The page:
Monday, October 15, 2012

Character Sheets

Character sheets are very handy to use when planning a story. They help establish a foundation on which to build. Since I occasionally do characterization sessions for schools and groups, I thought I’d share the points I cover when designing a character.

1 - Name and gender

2 - Background:
  • Race or culture
  • Nationality
  • Religion
  • Upbringing - how they were raised, positive or negative?
  • Siblings
  • Parents & other relatives
  • Economic status

3 - Personality:
  • Type - Choleric (oldest, leader, worker, persuasive, extroverted, unemotional), Phlegmatic (middle, peaceful, friendly, indecisive, introverted, unemotional), Sanguine (youngest, playful, unorganized, talkative, extroverted, emotional), or Melancholy (only, perfect, artistic, sensitive, introverted, emotional).
  • Strengths - what are they good at?
  • Weaknesses - impulses, issues, etc.
  • Interests
  • Goals - this can be what propels the story.

4 - Physical attributes:
  • Build
  • Height
  • Weight
  • Eye/hair color
  • Intelligence

5 - Misc.:
  • Birthday
  • Friends
  • Spouse/GF/BF
  • Children
  • Other - any other details not covered above.

Anything else you add when designing your characters?

And if anyone would like a copy of my characterization sheet, just email me!


  1. Great list. Of course for my fantasy novels, some characters need a description of how their magic works and the limitations of it.

  2. Great points. Getting to know our characters well is so important!

  3. Many great points you made, interesting to read.


  4. Now I can think of more details I need to add to mine.

  5. I love tools like this. I am an organizer (mostly, anyway) and things like this help me keep things straight in my head. Glad you shared this, appreciate it! :)

  6. These are all great questions. I often time write a page or two about a character's psychological make-up. What makes him do the things he does? Why is she so sarcastic? Why introverted or secretive or aggressive...

  7. Great questions! I also ask what unique 'quirk' of habit they have. Do they snort when they laugh? Bite nails when nervous or tap foot?

  8. I add political beliefs, most painful setback/experience, most meaningful experience, sexual values, and attitudes towards life and death. I also consider what their fatal flaw is and their greatest strength.

    I find that considering all these issues helps me think of them as real people.

    Great post, Diane!


  9. Nice worksheet, Diane! And a good way to think through characters when we start out our story.

  10. I fill out similar sheets of information. Another thing I've found helpful is to write some journal entries for each of the characters--it really helps me get in their heads.

  11. It's funny. I've been using these for a while but didn't know they were called Character Sheets.

  12. Good list. I like to include little physical habits, i.e. Jack always scratches his chin when he's trying to make a decision. And eating habits/favorite foods.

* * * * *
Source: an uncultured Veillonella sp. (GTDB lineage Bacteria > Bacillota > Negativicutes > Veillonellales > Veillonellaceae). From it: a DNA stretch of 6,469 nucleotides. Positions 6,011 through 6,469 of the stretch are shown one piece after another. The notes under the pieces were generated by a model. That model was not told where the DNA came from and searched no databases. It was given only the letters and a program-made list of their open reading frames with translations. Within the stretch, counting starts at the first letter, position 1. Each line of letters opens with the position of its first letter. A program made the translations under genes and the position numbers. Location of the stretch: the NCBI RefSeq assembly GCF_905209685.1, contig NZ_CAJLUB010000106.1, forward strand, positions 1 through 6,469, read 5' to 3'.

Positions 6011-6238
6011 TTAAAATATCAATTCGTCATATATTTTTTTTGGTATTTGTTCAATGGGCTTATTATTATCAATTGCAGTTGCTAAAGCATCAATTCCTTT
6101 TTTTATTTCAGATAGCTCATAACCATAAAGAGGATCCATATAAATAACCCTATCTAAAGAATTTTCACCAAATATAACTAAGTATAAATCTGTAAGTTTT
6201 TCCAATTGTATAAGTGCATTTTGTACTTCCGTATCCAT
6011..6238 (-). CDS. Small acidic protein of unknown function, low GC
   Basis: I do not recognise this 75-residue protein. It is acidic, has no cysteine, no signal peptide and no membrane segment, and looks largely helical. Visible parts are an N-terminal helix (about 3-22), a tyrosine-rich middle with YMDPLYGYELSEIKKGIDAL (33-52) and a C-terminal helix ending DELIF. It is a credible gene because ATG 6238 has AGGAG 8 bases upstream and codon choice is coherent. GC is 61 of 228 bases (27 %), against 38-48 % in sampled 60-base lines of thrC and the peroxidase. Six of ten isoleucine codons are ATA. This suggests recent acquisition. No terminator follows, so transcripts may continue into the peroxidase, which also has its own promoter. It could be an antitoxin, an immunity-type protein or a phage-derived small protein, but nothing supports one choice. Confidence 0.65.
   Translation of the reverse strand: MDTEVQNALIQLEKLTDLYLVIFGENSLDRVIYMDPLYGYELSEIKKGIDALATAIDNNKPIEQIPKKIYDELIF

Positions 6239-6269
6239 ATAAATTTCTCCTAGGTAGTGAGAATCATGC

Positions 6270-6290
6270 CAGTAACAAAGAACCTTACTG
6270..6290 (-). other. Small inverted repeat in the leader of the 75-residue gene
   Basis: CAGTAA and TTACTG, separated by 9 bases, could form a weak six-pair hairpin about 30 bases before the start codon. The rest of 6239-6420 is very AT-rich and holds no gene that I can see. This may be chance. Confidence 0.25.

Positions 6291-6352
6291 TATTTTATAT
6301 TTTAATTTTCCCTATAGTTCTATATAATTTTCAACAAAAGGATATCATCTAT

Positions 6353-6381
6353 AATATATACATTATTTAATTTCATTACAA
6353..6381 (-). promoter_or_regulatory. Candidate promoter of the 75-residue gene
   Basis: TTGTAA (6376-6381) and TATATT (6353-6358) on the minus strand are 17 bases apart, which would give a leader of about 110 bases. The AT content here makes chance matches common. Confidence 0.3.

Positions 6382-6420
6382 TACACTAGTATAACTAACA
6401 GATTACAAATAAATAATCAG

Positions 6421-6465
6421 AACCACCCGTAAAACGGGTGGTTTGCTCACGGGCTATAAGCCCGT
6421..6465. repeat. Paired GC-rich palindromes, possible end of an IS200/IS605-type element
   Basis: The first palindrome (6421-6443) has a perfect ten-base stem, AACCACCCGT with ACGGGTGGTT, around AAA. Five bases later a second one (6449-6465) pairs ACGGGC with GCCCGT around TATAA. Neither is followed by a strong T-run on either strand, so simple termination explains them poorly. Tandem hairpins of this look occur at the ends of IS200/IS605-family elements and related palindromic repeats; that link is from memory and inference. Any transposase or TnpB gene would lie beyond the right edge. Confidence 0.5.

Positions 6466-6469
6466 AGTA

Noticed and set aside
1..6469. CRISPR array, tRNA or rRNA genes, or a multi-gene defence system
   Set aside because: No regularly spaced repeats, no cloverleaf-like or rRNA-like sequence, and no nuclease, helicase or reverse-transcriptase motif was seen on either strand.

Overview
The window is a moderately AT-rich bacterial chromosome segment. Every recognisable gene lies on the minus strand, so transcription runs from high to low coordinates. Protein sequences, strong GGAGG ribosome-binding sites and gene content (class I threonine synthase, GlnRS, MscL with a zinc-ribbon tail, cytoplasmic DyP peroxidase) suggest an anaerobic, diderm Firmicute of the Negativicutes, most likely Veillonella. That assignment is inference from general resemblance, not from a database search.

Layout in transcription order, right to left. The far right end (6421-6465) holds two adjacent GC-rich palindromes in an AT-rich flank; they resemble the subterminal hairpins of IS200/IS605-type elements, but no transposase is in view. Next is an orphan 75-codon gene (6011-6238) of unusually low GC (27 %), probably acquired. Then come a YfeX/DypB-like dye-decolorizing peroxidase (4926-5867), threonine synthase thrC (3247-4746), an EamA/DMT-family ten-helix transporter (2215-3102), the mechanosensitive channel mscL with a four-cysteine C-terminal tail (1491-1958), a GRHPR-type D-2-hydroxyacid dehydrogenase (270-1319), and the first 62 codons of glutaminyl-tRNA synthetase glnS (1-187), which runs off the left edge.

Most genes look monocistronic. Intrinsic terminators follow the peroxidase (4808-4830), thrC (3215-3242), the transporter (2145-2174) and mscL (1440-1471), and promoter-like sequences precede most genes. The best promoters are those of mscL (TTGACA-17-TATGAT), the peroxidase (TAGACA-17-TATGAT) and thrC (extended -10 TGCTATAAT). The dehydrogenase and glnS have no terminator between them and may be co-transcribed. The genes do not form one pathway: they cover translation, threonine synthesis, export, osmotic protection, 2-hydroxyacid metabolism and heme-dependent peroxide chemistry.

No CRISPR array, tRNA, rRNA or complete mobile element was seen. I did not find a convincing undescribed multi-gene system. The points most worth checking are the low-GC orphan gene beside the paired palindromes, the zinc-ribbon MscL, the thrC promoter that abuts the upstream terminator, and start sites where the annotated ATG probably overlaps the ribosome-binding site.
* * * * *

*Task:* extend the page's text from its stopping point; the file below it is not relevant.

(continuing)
13. I'm feeling like a real slacker. I sort of go from gut--maybe document a few lines. But it's a great idea. Actually, for the series I am plotting, it might in fact be wise, since 7 books require more intention than one.

  14. Good additions to the list, everyone!

  15. I know it would probably be helpful to do this before I even start my first draft, but I tend to wait until I'm doing my first round of rewrites before I flesh out my characters. I hope that gives them a chance to lead me into their lives instead of me forcing them to follow my plan.

  16. This is a great list, especially for a continuing series. My list for my series is not so well organized. I will adapt yours with your permission. Thanks...

  17. What a great tool! I will most certainly be using this!

  18. I would like a copy please! I've gone from pantster to outliner. And now the character sheet will help me BIG TIME in organizing my characters.


  19. Great sheets. I'll need to print some out. It'll help me be more organized, too.

  20. I have an extensive worksheet that I copied from a book on characterization. The only problem is it's very looooong. I don't use most of it. Just the stuff that's relevant (my character's take on abortion rights and gun control is never relevant to my stories). I spend most of my time working on the back story/character wound.

  21. This is a great list! I never considered some of these points.

  22. Nail biter. Twitcher. Pacer.

  23. Oh, oh, oh, I love all that stuff in number 3!! Thank you, thank you!

  24. I often make lists like these. It really helps, especially when you realise you don't know your mc's surname halfway through your story!

  25. This is a great list, Diane. Thanks so much for sharing it.

  26. I love this! Thank you so much~
    I want to see some of your photos :D
    Diane you rock!

  27. Hi Diane .. such a brilliant list - and I'm sure so helpful .. we do need rounded characters so we see them develop as we read the novel ..

    Great information .. cheers Hilary

  28. Favourite words, phrases, expletives and
    Role/relation to other main and minor characters. There can always be the sidekick to the main character.

  29. Everyone has such great ideas of how to expand this list.

  30. This is absolutely essential. I include things like habitual exclamations, such as "Dah!" Or "Gad!"

    Tolkien said he had to write down the details of the individual dwarves in The Hobbit, because one of his children pointed out he had changed the color of one of their cloaks.

  31. Like someone already mentioned, I like to give my character a quirk, habit or expression that they always do or say. I like to make them unique!